Most people associated heart disease with adults, but pediatric cardiology problems can and do impact thousands of families every year. Even if your child doesn’t have a heart problem now, setting a foundation of good health during childhood will help him or her prevent heart disease as an adult. How can you help your child develop good heart health habits that will serve him or her well into the future? Here are some useful tips.

    Three sister girls playing running on the park

    Dish Up Healthy Foods
    Give your child a good nutritional foundation by making  healthy meals  a standard in your household. Your child doesn’t have to give up all of the treats associated with childhood, but avoid making meals of fast food, pizza, and other low-nutritional value foods a regular occurrence. Instead, serve balanced meals and use fruit, veggies, and low-fat cheese for snacks. If your child adapts to eating healthy foods when he or she is young, he or she will have fewer problems sticking to that regime as an adult.

    Make Activity a Requirement
    In today’s digital world, more and more kids are spending hours behind computer screens and video games. Limit your child’s time doing sedentary activities, and instead, require him or her to spend time being active each day. This can include anything from playing outside to taking part in a team sport. Sixty minutes of activity each day is great for heart health for kids.

    Lead by Example
    It’s hard to teach your child to make smart health choices if you don’t follow your own advice. All of the things you do to help your child maintain good heart health can work for you as well. Make staying healthy a family affair.

    If heart trouble does strike, the only facility in Nevada with a pediatric cardiology program is  Sunrise Children’s Hospital . We also offer pediatric emergency care, a NICU, and much more. Make an appointment with one of our experts by calling our children’s hospital, serving Southern Nevada and the surrounding region at (702) 731-5437. 

  • What Are the Healthiest New Year’s Resolutions for Kids?

    Adults aren’t the only ones who can benefit from making healthy New Year’s resolutions. A new year is also a great time for kids to assess things and make commitments to a healthier lifestyle . What kinds of resolutions should you encourage for your kids? Here are some ideas to get you started.

    The same kinds of diet and exercise commitments adults make are also good for kids. Talk to your kids about age-appropriate goals, such as choosing fruit for one snack per day or joining a sports team. If your child has a health problem, such as type 1 diabetes, work with them, and their doctor, to get them more involved in managing the condition. The trick is to set achievable goals and to celebrate when those goals are achieved.

    Young Boys In American Football Team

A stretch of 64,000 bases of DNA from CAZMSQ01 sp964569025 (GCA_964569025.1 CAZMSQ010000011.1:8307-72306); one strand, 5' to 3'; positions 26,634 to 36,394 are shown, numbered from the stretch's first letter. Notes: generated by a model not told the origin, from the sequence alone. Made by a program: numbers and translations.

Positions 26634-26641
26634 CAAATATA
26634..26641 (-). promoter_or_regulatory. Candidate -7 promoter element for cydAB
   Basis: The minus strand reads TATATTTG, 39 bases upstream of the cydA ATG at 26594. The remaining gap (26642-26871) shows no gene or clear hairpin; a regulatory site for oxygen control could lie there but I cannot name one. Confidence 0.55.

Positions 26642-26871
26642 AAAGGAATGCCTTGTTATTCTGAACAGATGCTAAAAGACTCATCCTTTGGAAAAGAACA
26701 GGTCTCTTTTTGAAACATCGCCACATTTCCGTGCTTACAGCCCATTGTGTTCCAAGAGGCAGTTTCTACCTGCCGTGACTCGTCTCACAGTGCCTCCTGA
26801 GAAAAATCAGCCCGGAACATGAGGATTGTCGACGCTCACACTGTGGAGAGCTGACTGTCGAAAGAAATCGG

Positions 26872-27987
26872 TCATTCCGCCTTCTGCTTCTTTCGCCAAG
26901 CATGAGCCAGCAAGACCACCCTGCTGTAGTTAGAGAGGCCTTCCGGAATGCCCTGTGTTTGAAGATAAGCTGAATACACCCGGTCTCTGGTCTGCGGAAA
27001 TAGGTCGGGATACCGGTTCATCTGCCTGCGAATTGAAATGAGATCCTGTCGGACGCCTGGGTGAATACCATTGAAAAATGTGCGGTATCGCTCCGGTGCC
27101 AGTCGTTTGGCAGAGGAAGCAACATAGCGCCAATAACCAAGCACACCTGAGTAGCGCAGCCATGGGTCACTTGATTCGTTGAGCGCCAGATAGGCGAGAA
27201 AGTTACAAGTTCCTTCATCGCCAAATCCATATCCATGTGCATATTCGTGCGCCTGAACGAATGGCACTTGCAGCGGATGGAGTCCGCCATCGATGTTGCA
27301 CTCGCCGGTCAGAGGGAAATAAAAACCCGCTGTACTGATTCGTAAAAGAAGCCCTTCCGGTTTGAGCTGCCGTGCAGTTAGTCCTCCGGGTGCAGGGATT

The expert pediatrics team at Sunrise Children’s Hospital in Southern Nevada can help you work with your child to reach for healthy goals. Trust us for everything from emergency care to immunizations. Find out more about our expert  pediatric care  by calling (702) 731-5437. 

  • Tasty and Nutritious Snacks During and After the Holidays

    Everyone loves holiday foods. Unfortunately, holiday favorites are either fatty, extremely sugary, or both. For this reason, many people gain significant weight during the holidays. To keep yourself and your kids healthy and satisfied this holiday season, consider the following tasty and nutritious holiday treats. If you have any questions about proper nutrition , contact Sunrise Children’s Hospital.

    vegetable platter

    Whole-Wheat Cookies
    Cookies can be found in virtually every home during the holidays, ruining diets everywhere. However, there is a healthier way to enjoy this delicious treat. Whole-wheat cookies, which are made with whole-wheat flour, are a tasty and nutritious alternative to traditional sugar cookies.

    Holiday Bark
    For a slightly  healthier option , consider throwing together cranberries, sliced almonds, rice cereal, and white chocolate to create your own holiday bark. Cranberries have plenty of antioxidants, almonds have a lot of vitamin E, and rice cereal is great for digestion. Even white chocolate provides a good dose of calcium.

    Fruit Jellies
    It’s often difficult for children to get enough fruits and vegetables during the holidays. To help your children get more fruit into their diet, consider making tasty jellies with real fruit juice. These treats are very simple and inexpensive to make, and your kids will love them.

    Veggies and Dip
    While the above treats are healthier than traditional holiday snacks, your child should only eat them occasionally. For a daily snack, consider giving your children plates of carrots, celery, broccoli, and other vegetables. To make the vegetables more appetizing, consider pairing them with tasty dips. You can make some great dips with sour cream, yogurt, garlic, and lemon juice. When in doubt, you can always rely on ranch to accompany your child’s veggie snack.

    With the help of the experts at  Sunrise Children’s Hospital , you can avoid the unhealthy treats of the holiday season and replace them with delicious and nutritious alternatives. Call us at (702) 731-5437 to set up an appointment or visit our website to learn all about our pediatric services. You can also use our Consult-A-Nurse healthcare referral line if you have any health-related questions.  

  • Healthy Resolutions for the Whole Family

    For most people, a new year marks a fresh start. Those who wish to change something about their lives use January 1st as an excuse to make those changes happen. However, individual resolutions can be difficult to honor, which is why families often choose to make resolutions together and hold each other accountable.

    Most resolutions center around improving one’s health. As a family, you could pledge to eat less fast food, include more fruits and vegetables into your diet, and spend more time exercising. You can also use resolutions to bargain with your children. For example, if they promise to cook dinner once a week, you might agree to delay their curfew by one hour. To strengthen your bond as a family, consider making resolutions that will encourage you to spend more time together. You could designate Wednesday as “family game night,” for instance.

    Mother and daughter in kitchen making a salad

    Do you have any questions about your child’s health? Don’t hesitate to call Sunrise Children’s Hospital at (702) 731-5437. Our experts and other medical professionals are always available to address  your child’s health concerns .